FDR Liveblogs World War II: July 30, 1941
America’s Decline Watch: The Months the Locust Hath Eaten

I Really Do Not Understand What the Treasury Is Doing...

Saying over and over again that August 3 is the date that checks start bouncing, claiming that there are no additional devices that can be used to avoid the crunch, and now claiming that it must make payments in the order in which they arrive. All these seem to me to be wrong. The standard assumption among people I talk to is that we understand that Treasury is saying these things to put pressure on the congress, but that we all informed observers no better--that we are in on the con. But there is no surer sign that you are the mark somehow than confidence that you are in on the con…

Felix Salmon is equally puzzled:

Can Treasury prioritize bond payments?: One of the more curious pieces of rhetoric in this whole debt-ceiling debate is coming from Treasury…. [I]t’s trying as hard as it can to get people to believe that if the debt ceiling isn’t raised, it’ll end up defaulting on Treasury bonds. Here’s Binyamin Appelbaum:

Officials have said repeatedly that Treasury does not have the legal authority to pay bills based on political, moral or economic considerations. It cannot, for instance, set aside invoices from weapons companies to preserve money for children’s programs…

This is scary — it raises the unthinkable spectre of a payment default on America’s bonded debt. Maybe that’s exactly what Treasury wants: a mini-crash in the bond market could be just the thing to concentrate minds in Congress…. But is it actually true?… Appelbaum pointed me to this report from the Congressional Research Service…. [A]lthough it all gets very murky very quickly, that’s largely the fault of Treasury, which seems to be doing its best to muddy the waters….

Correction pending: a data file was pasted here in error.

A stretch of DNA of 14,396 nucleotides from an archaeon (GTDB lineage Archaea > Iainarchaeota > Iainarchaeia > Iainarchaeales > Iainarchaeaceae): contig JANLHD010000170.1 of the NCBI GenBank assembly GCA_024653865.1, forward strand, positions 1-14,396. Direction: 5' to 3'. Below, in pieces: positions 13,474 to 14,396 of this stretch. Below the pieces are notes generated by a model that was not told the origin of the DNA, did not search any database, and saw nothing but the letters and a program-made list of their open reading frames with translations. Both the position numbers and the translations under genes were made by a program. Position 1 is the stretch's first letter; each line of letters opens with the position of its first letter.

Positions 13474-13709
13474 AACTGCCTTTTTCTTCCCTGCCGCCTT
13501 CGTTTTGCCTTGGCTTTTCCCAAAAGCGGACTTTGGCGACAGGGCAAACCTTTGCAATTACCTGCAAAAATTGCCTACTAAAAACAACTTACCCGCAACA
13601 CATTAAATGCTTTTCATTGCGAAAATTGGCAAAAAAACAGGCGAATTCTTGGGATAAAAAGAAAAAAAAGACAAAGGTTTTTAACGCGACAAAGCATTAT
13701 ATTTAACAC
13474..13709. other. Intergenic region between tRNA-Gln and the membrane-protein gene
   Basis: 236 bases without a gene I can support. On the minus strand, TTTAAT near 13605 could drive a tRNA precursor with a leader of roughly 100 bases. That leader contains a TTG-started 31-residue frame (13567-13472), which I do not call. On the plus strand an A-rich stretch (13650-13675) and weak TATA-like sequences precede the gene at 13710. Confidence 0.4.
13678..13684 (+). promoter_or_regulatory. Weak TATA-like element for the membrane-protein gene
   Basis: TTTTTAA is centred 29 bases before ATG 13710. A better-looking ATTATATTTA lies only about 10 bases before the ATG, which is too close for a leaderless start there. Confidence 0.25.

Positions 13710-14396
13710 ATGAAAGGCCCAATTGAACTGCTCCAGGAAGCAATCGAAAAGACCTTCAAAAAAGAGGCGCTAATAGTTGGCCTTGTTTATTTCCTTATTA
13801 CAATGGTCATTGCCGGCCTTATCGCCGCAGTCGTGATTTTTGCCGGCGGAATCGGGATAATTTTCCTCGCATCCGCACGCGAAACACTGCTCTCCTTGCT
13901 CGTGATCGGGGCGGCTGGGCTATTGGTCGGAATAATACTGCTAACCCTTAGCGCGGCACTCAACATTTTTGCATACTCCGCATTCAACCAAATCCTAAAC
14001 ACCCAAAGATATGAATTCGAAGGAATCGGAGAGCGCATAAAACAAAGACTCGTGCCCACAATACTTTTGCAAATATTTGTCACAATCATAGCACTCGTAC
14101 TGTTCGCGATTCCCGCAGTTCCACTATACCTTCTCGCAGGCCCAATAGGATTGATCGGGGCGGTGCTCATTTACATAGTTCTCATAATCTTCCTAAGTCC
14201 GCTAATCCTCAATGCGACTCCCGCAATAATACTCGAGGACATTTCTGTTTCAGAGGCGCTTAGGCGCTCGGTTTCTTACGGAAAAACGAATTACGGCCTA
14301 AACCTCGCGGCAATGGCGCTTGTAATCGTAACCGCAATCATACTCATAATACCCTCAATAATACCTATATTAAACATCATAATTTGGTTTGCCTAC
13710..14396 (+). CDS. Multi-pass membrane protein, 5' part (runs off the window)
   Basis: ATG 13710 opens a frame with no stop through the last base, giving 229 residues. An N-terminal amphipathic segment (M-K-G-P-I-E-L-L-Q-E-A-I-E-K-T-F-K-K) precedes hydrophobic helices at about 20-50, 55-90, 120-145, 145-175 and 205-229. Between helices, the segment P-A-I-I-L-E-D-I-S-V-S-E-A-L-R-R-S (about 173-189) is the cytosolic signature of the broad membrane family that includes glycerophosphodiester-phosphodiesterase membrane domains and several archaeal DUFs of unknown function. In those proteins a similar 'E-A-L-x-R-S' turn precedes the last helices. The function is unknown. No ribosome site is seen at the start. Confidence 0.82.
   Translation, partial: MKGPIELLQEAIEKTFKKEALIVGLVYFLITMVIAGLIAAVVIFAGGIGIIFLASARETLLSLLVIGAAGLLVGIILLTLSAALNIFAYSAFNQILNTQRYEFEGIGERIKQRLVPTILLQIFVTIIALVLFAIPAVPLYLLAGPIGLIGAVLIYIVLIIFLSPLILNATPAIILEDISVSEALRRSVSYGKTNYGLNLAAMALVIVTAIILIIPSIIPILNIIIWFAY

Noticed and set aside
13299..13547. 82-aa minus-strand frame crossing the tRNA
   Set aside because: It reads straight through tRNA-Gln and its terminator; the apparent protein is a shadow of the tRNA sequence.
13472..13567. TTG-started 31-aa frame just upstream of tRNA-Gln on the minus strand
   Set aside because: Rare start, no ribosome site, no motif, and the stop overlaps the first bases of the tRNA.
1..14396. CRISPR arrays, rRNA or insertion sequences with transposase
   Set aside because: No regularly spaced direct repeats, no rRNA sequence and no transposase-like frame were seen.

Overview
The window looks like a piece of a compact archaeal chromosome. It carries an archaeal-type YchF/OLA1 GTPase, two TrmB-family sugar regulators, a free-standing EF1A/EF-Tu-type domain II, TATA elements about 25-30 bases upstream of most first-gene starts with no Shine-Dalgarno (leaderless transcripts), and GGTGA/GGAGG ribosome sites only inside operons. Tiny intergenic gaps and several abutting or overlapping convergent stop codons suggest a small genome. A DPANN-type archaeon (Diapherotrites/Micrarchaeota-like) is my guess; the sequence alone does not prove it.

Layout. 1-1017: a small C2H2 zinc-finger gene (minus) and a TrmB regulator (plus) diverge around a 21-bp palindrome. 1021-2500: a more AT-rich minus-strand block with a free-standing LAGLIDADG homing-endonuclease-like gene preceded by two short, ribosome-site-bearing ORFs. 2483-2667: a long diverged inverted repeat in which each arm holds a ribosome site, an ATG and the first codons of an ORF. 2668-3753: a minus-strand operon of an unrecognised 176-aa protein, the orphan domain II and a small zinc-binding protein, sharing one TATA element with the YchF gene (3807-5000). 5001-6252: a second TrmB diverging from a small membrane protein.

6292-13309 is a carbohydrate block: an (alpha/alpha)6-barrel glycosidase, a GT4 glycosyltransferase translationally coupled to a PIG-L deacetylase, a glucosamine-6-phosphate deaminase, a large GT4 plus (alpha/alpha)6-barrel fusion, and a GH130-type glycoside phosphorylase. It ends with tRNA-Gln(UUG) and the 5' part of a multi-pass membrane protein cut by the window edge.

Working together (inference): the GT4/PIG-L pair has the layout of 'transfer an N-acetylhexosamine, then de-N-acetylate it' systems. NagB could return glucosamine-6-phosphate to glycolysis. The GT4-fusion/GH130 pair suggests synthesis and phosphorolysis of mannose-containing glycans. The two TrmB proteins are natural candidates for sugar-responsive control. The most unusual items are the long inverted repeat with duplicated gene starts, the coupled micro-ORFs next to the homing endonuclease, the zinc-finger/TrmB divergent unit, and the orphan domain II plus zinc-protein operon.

GAO’s 1985 opinion posits that Congress’s legislative silence simply leaves the determination of payment prioritization to the discretion of the Treasury Department. Conversely, Treasury appears to assert that the lack of specific legislative direction from Congress operates as a legal barrier, effectively preventing it from establishing a prioritization system. “Appears to assert” is right. A lot of this asserting is taking place on background: Treasury will talk a lot about the legality or otherwise of prioritizing payments if it’s off the record, but try to shine some daylight onto those arguments and they tend to scurry into the shadows. Check out how carefully Tim Geithner chooses his words here:

The idea of “prioritization” has been rejected by every President and Secretary of the Treasury who have considered it. It is unwise, unworkable, unacceptably risky, and unfair to the American people. There is no alternative to enactment of a timely increase in the debt limit.

All of this is absolutely true. But note the word conspicuous by its absence here: “unlawful”. When pressed, Treasury will say that prioritizing debt repayments is unwise — but will stop short of saying that they’re not allowed to do that. And insofar as Treasury’s legal argument has any basis at all, it seems to be based on the absence of any explicit instructions from Congress with regard to what should be prioritized. Yet Treasury is the agency saying most vocally that it doesn’t want Congress to pass any such law.

If push comes to shove and the debt ceiling isn’t raised, then, my base-case scenario is that the government will continue to pay all of its debts… find some other way of ensuring that the government meets all its obligations — not just Treasury bonds, but everything else as well. After all, Treasury has repeatedly said that any kind of failure to pay an obligation constitutes an event of default — it’s not just bond coupons which matter.

Felix's view is the common view on Wall Street and of Ms Market. But it is, after all, based on a belief that Felix (and Wall Street, and Ms Market) are in on the con…